Former President Bush to host golf tournament for veterans (The Washington Times)
Former President George W. Bush is set to host his annual golf tournament in Texas for wounded members of the U.S. military. The Warrior Open, a 36-hole competitive golf tournament for military members wounded since Sept. 11, 2001, begins Tuesday in the Dallas suburb of Irving. The first day of the two-day tournament will be open only to the 25 active and retired military members selected for the tournament. On Wednesday, a pro-am will feature PGA Tour professionals and the military members. The tournament is part of the Military Service Initiative at the George W. Bush Institute, housed at the George W. Bush Presidential Center in Dallas. This year’s winner will be invited to play in the American Century Championship, a celebrity golf tournament held in July at Lake Tahoe.
Veterans learn to train their own service dogs in Louisiana program (Military Times)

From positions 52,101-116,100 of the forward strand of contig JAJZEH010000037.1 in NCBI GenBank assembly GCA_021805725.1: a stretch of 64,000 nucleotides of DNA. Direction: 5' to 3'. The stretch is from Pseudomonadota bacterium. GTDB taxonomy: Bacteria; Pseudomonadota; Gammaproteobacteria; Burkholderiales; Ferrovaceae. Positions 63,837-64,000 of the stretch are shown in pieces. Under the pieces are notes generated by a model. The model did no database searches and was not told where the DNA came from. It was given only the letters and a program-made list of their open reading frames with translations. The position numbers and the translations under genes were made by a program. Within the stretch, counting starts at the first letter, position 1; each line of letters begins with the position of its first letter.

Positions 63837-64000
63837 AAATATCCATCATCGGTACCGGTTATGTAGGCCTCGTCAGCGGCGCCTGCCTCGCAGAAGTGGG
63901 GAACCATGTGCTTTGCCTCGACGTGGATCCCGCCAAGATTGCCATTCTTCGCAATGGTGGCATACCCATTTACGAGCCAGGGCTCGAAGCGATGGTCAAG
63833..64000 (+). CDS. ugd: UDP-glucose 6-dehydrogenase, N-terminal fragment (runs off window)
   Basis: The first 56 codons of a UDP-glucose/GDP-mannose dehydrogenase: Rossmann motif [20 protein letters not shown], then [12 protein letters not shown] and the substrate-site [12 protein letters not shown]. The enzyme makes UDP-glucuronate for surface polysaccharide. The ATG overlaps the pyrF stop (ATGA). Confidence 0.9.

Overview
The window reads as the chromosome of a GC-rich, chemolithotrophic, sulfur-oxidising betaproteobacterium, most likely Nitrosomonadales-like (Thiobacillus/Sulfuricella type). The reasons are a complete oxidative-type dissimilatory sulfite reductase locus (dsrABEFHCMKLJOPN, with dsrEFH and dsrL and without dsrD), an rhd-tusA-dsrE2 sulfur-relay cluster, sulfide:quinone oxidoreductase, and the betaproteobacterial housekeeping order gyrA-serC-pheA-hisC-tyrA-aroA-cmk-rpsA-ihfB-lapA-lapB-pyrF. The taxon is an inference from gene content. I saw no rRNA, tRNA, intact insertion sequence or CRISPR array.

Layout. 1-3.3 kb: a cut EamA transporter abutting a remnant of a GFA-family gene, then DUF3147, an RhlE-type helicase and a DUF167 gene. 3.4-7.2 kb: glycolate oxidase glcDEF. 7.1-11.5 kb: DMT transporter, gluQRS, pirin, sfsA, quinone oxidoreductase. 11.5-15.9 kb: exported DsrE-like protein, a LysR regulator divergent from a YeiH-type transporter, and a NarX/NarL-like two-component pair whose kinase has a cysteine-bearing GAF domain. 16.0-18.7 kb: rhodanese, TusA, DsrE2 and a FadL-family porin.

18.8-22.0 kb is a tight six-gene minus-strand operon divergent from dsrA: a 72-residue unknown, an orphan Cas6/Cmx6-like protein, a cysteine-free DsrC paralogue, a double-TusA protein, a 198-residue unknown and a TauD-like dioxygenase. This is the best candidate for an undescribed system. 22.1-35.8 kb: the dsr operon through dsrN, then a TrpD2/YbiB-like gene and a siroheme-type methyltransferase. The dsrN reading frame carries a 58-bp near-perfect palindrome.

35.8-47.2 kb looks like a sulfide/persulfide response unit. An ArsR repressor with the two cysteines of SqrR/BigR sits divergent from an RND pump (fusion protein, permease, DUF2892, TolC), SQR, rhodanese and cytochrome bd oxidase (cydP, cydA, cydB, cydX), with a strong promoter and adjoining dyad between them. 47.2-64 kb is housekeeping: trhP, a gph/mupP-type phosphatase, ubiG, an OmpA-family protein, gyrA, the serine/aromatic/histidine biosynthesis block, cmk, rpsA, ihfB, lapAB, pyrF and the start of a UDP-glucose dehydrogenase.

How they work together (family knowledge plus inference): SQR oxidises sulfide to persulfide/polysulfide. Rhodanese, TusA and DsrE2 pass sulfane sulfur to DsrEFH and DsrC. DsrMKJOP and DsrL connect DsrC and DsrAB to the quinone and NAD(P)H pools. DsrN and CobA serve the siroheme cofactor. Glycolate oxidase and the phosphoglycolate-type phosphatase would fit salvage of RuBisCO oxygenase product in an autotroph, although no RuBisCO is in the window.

Former Marines Kelsie Owen and Kevin McClendon both have post-traumatic stress disorder — and have specially trained dogs that are helping them recover from the illness. Owen’s dog, Nola, wakes her from nightmares and nuzzles her for attention if a panic attack is coming on. McClendon has trained his two Rottweilers to form a “T” in front of him to make sure he has enough personal space if people get too close. Now, the two veterans will learn to train service dogs and to teach other military veterans suffering from PTSD, brain injury or other medical problems how to train their own pets to meet their medical or psychological needs. They will be among the first participants in a new “Companions for Life” program to teach veterans, including those who’ve never worked with canines, to train their own service dogs — animals coming from shelters. Program co-founder William Barse says there are more veterans who want service dogs than available dogs. Barse, who runs a training program that teaches Louisiana inmates to train shelter dogs, teamed up with Phil Ruddock of Brothers and Sisters in Arms Dog Training, a nonprofit organization that trains service dogs in five Louisiana cities and a Dallas suburb to help veterans with disabilities. “Companions for Life” will train veterans in southeast Louisiana using selected stray and abandoned dogs from the Jefferson Parish Animal Shelter. So far, four veterans — including Owen and McClendon — have signed up for the free program at the shelter. There’s room for six more veterans in the class, which will start in October. McClendon said training his first three dogs pulled him out of severe depression and got him moving in spite of chronic pain. “Learning to teach these dogs to heel, I had to walk,” he said. “They couldn’t learn if I was on the sofa.” The class that begins in October is the first of at least three southeast Louisiana sites, Barse said. “We keep getting inundated with veterans contacting us, waiting for dogs to come out of the prison program,” he said.